The Government introduced the Childcare Voucher Scheme in 1989, though it has since seen some changes. The initiative is designed to save parents (or those who have parental responsibility such as a guardian) money on childcare, as no tax or National Insurance Contributions (NICs) are paid for the cost of childcare. Employers that provide this scheme also benefit from not having to pay NIC's on this money. The vouchers do not have an expiry date, so can be saved to use when they are needed. The vouchers can only be used to pay for registered childcare providers. Please note that the scheme is due to change in August 2015.
An employer may offer childcare vouchers as part of your pay, known as 'Salary Sacrifice'. The cost of the vouchers is deducted from your overall pay (Gross pay) before Tax and NIC's are deducted, effectively putting money back into your take home pay (net pay). The Salary Sacrifice is not permitted if it reduces your salary to below the National Minimum Wage.
If you have a child up to the age of 15, or 16 if registered disabled, you can use the vouchers to pay for: nanny, independent and state run nursery, child-minder, before and after school clubs, holiday clubs, activity clubs and the 'boarding' cost of a boarding school.
Leaving the scheme: You can leave the scheme if you have a legitimate reason for doing so. This may include: leaving your current employment, divorce of partner, death of partner, redundancy of partner, maternity leave, your child leaving school. Your employer may require a months notice if you wish to leave the scheme.
Anybody with parental responsibility can apply, provided that they are employed. If both parents are working, both can apply and receive vouchers, increasing the household budget. The scheme is available to use for children from birth to 15, or 16 if disabled. The amount of children you have does not alter the amount of vouchers you may be able to claim, as the maximum is based on your gross pay and tax bracket. However, your vouchers can be used for all of your children aged under 15, or 16 if registered disabled.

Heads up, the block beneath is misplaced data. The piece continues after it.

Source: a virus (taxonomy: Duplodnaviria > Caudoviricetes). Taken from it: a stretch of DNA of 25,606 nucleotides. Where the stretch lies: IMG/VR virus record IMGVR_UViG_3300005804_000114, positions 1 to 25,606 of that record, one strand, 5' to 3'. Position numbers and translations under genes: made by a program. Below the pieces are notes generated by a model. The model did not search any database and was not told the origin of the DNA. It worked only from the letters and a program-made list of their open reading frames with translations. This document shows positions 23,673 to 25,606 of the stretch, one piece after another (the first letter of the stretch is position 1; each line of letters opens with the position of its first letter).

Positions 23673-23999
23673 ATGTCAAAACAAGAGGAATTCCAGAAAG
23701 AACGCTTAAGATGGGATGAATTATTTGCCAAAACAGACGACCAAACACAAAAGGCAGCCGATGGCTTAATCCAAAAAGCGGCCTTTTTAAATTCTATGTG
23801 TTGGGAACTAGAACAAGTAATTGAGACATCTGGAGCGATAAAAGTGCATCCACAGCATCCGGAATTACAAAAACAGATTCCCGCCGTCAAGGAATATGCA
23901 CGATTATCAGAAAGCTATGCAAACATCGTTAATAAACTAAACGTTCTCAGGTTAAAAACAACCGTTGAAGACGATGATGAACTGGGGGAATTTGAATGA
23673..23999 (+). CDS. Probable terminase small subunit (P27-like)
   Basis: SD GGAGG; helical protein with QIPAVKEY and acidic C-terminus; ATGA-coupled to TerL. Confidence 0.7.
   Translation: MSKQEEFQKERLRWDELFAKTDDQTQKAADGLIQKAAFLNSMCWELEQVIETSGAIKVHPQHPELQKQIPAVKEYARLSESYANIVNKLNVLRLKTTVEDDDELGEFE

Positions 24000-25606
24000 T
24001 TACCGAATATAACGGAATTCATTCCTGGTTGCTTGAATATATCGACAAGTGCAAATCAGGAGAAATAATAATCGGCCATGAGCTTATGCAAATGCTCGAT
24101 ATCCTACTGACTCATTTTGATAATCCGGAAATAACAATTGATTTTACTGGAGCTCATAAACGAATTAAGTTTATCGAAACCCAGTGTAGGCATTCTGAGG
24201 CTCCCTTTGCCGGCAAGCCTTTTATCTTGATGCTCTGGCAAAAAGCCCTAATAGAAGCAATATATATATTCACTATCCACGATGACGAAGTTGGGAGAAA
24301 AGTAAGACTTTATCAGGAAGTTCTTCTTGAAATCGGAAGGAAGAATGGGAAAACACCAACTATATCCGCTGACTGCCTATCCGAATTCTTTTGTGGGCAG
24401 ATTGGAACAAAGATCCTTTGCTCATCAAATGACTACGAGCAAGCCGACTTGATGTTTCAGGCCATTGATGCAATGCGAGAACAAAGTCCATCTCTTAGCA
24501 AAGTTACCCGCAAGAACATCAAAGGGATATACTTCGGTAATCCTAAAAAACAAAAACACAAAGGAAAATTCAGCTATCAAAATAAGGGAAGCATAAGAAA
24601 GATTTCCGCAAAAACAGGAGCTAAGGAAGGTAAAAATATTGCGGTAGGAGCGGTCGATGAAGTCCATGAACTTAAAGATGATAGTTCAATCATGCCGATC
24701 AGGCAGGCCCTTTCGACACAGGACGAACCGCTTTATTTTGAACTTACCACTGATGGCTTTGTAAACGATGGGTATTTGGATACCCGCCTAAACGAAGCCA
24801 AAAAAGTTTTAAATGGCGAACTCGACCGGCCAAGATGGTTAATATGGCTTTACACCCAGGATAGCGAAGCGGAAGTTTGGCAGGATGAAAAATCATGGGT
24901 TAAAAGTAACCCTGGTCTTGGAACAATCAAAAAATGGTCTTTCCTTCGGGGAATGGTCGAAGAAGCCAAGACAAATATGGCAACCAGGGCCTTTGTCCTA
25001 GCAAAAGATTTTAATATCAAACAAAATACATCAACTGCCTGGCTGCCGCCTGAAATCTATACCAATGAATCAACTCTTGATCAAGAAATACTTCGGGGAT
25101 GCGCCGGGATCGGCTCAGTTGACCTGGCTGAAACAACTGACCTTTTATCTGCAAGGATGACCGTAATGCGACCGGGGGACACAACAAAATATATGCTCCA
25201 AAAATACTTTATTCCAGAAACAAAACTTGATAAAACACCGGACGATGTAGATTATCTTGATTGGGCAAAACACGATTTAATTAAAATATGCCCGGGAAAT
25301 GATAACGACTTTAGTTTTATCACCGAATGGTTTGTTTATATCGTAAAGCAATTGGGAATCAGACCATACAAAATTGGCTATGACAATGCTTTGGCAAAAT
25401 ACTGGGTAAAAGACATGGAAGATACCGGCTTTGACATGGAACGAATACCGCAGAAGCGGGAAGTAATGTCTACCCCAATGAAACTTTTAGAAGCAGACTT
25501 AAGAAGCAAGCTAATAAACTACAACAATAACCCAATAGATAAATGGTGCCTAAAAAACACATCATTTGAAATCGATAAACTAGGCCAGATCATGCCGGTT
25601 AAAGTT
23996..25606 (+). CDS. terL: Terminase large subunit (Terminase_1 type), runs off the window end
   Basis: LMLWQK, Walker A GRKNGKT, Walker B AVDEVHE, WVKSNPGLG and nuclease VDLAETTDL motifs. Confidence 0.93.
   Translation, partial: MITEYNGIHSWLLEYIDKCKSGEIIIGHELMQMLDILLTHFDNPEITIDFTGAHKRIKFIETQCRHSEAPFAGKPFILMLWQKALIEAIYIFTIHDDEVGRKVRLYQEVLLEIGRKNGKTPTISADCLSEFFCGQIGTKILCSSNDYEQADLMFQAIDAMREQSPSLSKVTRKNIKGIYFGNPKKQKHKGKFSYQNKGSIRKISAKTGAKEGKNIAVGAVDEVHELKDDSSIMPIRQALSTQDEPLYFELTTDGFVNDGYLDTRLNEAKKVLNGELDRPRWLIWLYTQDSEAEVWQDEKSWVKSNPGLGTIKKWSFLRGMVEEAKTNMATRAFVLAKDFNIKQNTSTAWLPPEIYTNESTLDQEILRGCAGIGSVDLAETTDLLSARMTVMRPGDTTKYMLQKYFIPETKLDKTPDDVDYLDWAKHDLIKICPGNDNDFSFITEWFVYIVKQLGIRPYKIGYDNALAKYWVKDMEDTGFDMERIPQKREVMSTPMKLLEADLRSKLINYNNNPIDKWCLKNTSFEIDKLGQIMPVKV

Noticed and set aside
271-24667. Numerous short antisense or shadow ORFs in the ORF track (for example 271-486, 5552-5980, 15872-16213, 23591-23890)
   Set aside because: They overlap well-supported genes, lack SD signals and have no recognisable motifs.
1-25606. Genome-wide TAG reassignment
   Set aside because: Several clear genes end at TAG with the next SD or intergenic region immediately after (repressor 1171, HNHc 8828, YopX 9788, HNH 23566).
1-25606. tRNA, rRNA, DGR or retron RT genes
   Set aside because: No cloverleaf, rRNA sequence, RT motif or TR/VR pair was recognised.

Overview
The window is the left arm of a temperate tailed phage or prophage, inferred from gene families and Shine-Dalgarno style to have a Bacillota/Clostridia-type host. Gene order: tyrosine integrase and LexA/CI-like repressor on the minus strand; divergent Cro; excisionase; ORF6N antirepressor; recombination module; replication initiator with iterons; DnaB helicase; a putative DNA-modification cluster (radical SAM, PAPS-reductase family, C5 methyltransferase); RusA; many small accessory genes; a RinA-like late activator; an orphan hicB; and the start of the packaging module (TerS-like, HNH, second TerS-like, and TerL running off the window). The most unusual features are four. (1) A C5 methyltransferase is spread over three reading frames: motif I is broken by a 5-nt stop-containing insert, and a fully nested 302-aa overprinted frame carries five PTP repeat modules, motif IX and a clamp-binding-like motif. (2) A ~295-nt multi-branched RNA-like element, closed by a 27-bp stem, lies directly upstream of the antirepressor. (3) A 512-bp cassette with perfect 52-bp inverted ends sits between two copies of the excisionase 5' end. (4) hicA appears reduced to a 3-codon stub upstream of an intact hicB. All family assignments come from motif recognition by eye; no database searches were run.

Child Tax Credits allow tax relief on childcare costs and are available to use for children that are aged under 16 and also for those under 20 that are in approved education or training. They are not automatic, you must apply for them and only one person per household can receive Child Tax Credits. They do not affect Child Benefit and you don't need to be working to claim them. However, if you receive childcare vouchers, you may see a reduced amount of child tax credits, or could actually end up worse off by electing to take them.
You must apply to receive Child Tax credits via the Tax Credit Helpline, who will send you a form. New claims can take up to 5 weeks to process and you must renew your claim annually. You should keep records of expenditure and income such as salary, household bills, benefits and childcare costs. You should keep the records for at least 3 years. The amount awarded is based on your earnings and other circumstances. Any Tax credits you receive will be paid into an account, four weekly, from the date of your claim to the end of the tax year 5 April. If your circumstances change you must advise the Tax Credit Office immediately.
Anyone who has responsibility for a child aged under 16 and under 20 if they're in approved education or training can apply for Child Tax Credits. If claiming for under 16, the claim will cease on 31st August after their 16th birthday. If shared responsibility, only one application will be allowed. You may also be able to claim for a child that you foster or adopt, providing you are not in receipt of payment from your local authority.
Each application is treated separately and the amount you receive will depend on your income and circumstances, such as how many children you have or if you have a child registered as disabled. However, the basic amount if eligible is a maximum of £545 a year. In addition there are 'elements' which add to the basic maximum amount you could receive. For each child, you could receive up to another £2,750, for a disabled child this increases to a maximum of £3,100 and for a severely disabled person could receive a maximum of £4,355, plus the £545.
You can visit www.gov.uk/child-tax-credit/overview to find out if you would benefit from the Childcare Voucher Scheme or apply for Child Tax Credits.